One of the objectives of this study was to identify miRs associated with overall survival (OS). OS was defined as the time period between the date of surgery and the date of death. The median follow-up period was 1060 days (Range: 6 to 2041 days), from the date of muscle biopsy accrual till the last follow-up date (March 2014). Of the 42 patients, 19 died, and 23 were alive at the time of completion of this study.
Forty-two patients who met the study criteria with information on age, gender, BMI, tumour type and physician-documented WL information were selected. There was no significant difference between cases and controls in age, gender and tumour type. BMI was found to be significant between the groups (P = 0.01) (Table 1a). We investigated if the CT-derived body composition measurements also are in concordance with the phenotypes of cachexia in the study cohort (Table 1b). We observed expected trends in SMI values between cases and controls, (P = 0.07 for SMI). MA was found to be reduced in cases compared with controls and were significant at P = 0.04.Patient demographics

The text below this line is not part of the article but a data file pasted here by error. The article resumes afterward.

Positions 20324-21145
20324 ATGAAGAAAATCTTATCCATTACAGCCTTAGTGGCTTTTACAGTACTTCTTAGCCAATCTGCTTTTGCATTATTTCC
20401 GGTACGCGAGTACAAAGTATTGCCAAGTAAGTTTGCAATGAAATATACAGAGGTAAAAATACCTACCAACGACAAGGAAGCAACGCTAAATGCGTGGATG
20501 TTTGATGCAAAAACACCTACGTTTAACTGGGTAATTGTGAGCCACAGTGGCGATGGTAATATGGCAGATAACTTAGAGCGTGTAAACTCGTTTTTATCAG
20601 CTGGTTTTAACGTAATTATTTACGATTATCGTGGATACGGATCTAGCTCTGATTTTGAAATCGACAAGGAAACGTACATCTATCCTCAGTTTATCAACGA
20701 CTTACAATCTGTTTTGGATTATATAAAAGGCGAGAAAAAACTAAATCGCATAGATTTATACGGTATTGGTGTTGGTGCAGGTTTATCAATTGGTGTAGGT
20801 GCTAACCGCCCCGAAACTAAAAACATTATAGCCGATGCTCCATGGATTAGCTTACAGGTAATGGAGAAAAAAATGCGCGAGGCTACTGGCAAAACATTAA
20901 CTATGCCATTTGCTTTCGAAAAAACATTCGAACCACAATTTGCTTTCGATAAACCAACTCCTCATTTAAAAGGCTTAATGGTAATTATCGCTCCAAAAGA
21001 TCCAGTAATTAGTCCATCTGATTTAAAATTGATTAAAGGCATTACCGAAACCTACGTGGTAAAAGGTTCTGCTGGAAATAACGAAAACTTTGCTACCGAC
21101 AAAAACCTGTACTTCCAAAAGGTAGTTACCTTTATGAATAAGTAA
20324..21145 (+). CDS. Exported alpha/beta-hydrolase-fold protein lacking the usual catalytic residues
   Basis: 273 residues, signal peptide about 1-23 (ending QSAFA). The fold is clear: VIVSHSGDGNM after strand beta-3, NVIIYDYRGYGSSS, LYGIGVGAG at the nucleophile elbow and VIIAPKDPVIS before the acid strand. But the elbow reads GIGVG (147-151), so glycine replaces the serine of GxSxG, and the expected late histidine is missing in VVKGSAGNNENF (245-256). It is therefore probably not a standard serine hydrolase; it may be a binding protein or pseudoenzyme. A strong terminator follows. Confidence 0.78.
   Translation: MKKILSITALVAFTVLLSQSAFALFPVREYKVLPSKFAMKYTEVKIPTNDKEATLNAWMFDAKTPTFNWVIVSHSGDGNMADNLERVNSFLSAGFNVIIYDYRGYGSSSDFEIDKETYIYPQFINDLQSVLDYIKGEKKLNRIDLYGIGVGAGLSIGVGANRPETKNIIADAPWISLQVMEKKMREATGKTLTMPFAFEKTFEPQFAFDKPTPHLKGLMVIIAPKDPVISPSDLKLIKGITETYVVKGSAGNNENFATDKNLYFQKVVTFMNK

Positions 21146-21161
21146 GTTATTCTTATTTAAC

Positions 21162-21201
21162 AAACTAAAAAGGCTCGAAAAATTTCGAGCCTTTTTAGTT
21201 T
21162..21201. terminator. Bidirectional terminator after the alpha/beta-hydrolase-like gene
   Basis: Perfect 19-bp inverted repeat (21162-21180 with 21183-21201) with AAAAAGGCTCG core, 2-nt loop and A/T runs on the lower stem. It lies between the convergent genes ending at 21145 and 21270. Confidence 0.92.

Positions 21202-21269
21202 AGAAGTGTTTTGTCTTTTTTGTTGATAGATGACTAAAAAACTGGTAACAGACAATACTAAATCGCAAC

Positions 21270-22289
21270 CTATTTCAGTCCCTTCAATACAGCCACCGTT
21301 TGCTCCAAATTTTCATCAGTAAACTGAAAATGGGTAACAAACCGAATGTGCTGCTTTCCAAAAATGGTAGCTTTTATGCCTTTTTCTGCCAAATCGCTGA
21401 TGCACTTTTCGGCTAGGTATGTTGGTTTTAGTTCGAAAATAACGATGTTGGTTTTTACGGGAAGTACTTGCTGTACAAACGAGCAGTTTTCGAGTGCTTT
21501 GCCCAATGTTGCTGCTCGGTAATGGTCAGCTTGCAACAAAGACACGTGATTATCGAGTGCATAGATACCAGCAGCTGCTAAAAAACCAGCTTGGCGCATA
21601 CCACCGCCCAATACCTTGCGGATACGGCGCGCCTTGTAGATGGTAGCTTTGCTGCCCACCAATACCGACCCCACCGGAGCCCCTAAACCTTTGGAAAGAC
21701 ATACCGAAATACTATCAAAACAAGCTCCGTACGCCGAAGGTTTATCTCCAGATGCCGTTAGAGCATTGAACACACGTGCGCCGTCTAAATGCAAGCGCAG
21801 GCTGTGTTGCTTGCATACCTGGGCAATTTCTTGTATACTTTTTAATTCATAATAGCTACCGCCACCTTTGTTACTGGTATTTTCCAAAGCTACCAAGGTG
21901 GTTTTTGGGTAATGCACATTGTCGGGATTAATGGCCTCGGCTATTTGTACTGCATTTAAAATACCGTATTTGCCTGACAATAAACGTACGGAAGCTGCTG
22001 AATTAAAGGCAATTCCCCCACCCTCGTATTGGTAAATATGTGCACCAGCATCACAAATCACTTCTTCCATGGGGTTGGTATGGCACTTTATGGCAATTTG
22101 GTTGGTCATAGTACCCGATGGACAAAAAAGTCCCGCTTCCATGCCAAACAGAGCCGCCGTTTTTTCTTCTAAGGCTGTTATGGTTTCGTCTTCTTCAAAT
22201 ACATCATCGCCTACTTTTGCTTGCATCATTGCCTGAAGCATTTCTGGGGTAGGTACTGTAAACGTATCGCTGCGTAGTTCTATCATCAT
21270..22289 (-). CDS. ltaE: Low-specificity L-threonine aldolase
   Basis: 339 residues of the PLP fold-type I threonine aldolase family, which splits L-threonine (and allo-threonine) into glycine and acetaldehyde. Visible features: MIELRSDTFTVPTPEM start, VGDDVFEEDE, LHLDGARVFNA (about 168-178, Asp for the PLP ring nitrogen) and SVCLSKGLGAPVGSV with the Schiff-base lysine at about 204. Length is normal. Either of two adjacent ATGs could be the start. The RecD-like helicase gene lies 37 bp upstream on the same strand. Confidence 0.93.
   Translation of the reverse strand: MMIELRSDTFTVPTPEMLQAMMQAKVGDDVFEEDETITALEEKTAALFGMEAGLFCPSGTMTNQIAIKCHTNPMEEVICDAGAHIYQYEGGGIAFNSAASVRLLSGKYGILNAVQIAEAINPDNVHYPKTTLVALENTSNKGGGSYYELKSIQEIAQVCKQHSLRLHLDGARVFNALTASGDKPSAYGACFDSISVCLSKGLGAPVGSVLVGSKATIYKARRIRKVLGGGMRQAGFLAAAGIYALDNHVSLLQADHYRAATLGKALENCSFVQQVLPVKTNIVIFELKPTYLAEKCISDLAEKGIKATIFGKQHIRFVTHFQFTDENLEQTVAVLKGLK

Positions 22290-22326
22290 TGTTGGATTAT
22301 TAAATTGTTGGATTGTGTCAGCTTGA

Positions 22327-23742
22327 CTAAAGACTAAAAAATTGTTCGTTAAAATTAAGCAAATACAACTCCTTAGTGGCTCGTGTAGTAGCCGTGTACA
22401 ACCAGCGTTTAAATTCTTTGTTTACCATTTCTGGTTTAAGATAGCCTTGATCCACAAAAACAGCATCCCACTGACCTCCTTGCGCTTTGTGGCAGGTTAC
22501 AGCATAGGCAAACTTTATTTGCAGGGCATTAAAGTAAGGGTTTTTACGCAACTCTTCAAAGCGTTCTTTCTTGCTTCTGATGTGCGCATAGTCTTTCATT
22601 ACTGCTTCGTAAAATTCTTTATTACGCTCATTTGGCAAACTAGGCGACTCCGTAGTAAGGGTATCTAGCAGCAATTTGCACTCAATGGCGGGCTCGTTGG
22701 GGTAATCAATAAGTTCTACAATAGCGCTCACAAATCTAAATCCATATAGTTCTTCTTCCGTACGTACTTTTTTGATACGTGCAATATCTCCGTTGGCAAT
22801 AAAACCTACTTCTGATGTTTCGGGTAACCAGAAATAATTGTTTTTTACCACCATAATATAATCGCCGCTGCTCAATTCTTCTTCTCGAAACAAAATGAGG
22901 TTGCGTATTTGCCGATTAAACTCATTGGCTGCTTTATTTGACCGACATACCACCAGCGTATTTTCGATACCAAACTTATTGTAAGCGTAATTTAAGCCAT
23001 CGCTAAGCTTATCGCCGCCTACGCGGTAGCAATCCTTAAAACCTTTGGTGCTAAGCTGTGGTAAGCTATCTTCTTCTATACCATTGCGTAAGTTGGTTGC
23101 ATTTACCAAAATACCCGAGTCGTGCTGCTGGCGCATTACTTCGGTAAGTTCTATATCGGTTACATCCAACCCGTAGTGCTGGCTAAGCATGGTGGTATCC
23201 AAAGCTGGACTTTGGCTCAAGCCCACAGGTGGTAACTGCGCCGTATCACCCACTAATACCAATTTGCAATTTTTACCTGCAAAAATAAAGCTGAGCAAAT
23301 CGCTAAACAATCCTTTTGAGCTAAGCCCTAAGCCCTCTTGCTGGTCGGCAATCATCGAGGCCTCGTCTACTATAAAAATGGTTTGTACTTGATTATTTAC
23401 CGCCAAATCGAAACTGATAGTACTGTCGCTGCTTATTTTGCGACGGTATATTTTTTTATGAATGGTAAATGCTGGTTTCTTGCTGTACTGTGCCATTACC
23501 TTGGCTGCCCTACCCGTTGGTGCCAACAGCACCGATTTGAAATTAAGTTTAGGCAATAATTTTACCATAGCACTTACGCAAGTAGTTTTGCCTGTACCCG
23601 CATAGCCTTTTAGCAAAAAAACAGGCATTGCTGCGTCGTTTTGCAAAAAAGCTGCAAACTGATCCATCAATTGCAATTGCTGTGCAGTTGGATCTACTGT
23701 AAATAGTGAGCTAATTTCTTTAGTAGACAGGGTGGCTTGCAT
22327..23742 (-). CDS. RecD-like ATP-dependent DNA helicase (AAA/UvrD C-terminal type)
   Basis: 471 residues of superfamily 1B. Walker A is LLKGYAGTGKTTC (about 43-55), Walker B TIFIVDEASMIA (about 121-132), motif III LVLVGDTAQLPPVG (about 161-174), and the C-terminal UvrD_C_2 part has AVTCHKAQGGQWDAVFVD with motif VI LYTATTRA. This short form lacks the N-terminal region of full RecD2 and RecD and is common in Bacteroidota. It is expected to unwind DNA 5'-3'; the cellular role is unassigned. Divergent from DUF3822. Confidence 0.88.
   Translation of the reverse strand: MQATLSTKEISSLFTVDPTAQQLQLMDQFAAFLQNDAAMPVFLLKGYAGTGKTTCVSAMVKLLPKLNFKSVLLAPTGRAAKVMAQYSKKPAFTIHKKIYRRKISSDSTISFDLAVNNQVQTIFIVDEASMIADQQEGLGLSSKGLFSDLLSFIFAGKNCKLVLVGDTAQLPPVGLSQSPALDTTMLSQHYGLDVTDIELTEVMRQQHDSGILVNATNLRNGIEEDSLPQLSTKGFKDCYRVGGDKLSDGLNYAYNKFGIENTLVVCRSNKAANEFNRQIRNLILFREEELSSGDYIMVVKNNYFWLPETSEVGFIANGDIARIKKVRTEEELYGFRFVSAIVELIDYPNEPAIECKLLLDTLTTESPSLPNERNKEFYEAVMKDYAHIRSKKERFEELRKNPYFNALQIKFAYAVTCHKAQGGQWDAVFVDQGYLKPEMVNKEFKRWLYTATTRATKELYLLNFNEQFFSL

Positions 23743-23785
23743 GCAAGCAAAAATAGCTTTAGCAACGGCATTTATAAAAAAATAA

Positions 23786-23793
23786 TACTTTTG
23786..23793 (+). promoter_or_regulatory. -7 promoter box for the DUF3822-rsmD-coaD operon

|Characteristics||Cachectic cases (n = 22)||Non-cachectic controls (n = 20)||P-values|
|Weight loss, % mean||11.8 ± 6.6||—|
|Age (mean, in years) [Range]||64.9 ± 10.1||63.6 ± 7.9||0.6a|
|Tumour type (n)||0.2b|
|Tumour stage (n)||0.6c|
|Body mass index (mean, in kg/m2)||24.35 ± 2.5||27.02 ± 3.7||0.01a|
|Characteristics||Cachectic cases (n = 20)||Non-cachectic controls (n = 15)||P-values|
|Cross-sectional skeletal muscle area (cm2)a|
|Male||139.5 ± 15.4||158 ± 12.9||0.2|
|Female||96.2 ± 14.6||103.5 ± 14.1|
|Skeletal muscle index (cm2/m2)a||0.07|
|Male||45.3 ± 5.9||49.1 ± 3.1|
|Female||36.3 ± 5.6||41.52 ± 7.43a|
|z-score||−0.7 ± 0.7||−0.08 ± 0.86||0.03|
|Total adipose tissuea||0.9|
|Male||226.8 ± 84.5||266.29 ± 77.2|
|Female||328.8 ± 126.4||302.2 ± 122.7|
|Muscle attenuation (HU)a||0.04|
|Male||34.14 ± 8.7||39.8 ± 6.9|
|Female||29.46 ± 7.3||36.42 ± 8.4|